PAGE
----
This guide discusses using the RiskAMP Add-in with VBA. Using VBA, it's possible to execute any code or function at each iteration of a simulation.

The examples in this guide use the RiskAMP Monte Carlo add-in; if you don't have the add-in already, you can download a free trial version from our download page.

The RiskAMP Add-in is a compiled, native C++ library. To call functions in the add-in from VBA requires an unusual syntax – you need to use the Excel VBA function `Application.Run`

. The first argument is the name of the function, and any subsequent arguments are passed to the function.

For example, to generate a normally-distributed random value with mean of 100 and standard deviation 10, the syntax would be

```
r = Application.Run( "NormalValue", 100, 10 )
```

To simplify this a bit, we've created a function library that you can import into your own projects which provides wrapper functions for most of the common RiskAMP functions. With the function library, the code looks like this:

```
r = RiskAMP_NormalValue( 100, 10 )
```

Download the function library (you may need to right-click this link and select "save as…"):

To import the function library into your project, open the VBA window in Excel (Tools -> Macro -> Visual Basic Editor or Alt+F11). Right-click the left-hand window (with the tree of worksheets) and select "Import File…", then locate the function library on your disk.

Running a simulation from VBA requires just one call to the simulation function. If you have the function library installed in your project, to run a simulation use this code in your VBA method:

```
RiskAMP_RunSimulation 1000
```

The argument (1000) is the number of trials to use in the simulation. The above function will run a simulation as if you had started it from the Excel menu, but will not allow you to execute VBA code during the simulation. To do that, use the stepped simulation functions, described in the next section.

A stepped simulation uses functions that explicitly tell the add-in when to run each iteration. This allows you to write any VBA code in between iterations, to execute custom functions, access or store data, or anything else that's possible with VBA.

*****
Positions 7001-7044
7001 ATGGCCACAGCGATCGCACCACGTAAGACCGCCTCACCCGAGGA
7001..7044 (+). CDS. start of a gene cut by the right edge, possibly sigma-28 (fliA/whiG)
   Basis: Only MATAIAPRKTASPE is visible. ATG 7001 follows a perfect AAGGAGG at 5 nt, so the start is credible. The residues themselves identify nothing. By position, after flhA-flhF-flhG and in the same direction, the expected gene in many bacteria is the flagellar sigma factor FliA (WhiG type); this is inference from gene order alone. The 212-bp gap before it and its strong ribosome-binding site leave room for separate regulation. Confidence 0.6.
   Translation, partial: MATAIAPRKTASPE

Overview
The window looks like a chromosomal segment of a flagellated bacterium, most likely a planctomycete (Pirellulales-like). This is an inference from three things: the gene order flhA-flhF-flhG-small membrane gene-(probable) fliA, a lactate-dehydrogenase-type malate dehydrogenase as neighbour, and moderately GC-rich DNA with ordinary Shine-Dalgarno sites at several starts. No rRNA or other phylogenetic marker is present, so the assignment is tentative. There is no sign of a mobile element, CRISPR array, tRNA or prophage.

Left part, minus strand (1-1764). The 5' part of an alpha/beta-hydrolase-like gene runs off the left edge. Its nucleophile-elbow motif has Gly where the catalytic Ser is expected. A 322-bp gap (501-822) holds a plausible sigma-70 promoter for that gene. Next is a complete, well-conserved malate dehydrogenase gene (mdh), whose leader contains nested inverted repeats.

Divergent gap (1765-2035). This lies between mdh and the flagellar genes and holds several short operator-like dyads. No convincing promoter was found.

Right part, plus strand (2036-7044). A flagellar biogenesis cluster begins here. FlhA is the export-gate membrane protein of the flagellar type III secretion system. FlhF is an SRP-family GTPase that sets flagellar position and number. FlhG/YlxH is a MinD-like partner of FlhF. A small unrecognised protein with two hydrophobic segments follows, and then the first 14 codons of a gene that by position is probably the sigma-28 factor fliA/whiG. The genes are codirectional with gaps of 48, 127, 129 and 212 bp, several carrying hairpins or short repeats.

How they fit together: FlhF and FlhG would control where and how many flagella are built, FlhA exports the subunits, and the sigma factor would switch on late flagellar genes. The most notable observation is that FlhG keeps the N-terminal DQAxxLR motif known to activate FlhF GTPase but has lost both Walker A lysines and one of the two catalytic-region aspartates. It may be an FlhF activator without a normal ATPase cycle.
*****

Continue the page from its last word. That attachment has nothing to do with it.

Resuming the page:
There are three functions used in running a simulation: you can think of these as start, stop, and next trial. This code should execute in a loop for the desired number of trials.

Even though there's a loop in VBA, the Add-in needs to know the number of trials. It's important that both the loop and the start function use the same number of trials, or the simulation may never finish. It can be useful to use a variable to avoid any errors here.

The following code executes a stepped simulation with 250 trials. At each iteration, the code does some calculation on the spreadsheet (this is a simple example, but any code or function call could be used).

This example assumes that the function library is imported (see above).

' This function runs a stepped simulation with 250 ' trials. At each trial, it performs a calculation ' based on some values in the spreadsheet. Private Sub MyFunction() ' this variable holds the number of trials in the simulation NumberOfTrials = 250 ' start the simulation with the desired number of trials RiskAMP_BeginSteppedSimulation (NumberOfTrials) ' use a loop to run the simulation for the same number of trials For i = 1 To NumberOfTrials ' any VBA code can be run here; in this example, we do ' a simple calculation on some spreadsheet values. x = Range("B2").Value y = Range("C2").Value Range("B2").Value = (x + y) + 1 ' this call advances the simulation by one step RiskAMP_IterateSimulationStep Next i ' when the loop is complete, finish the simulation RiskAMP_FinishSteppedSimulation End Sub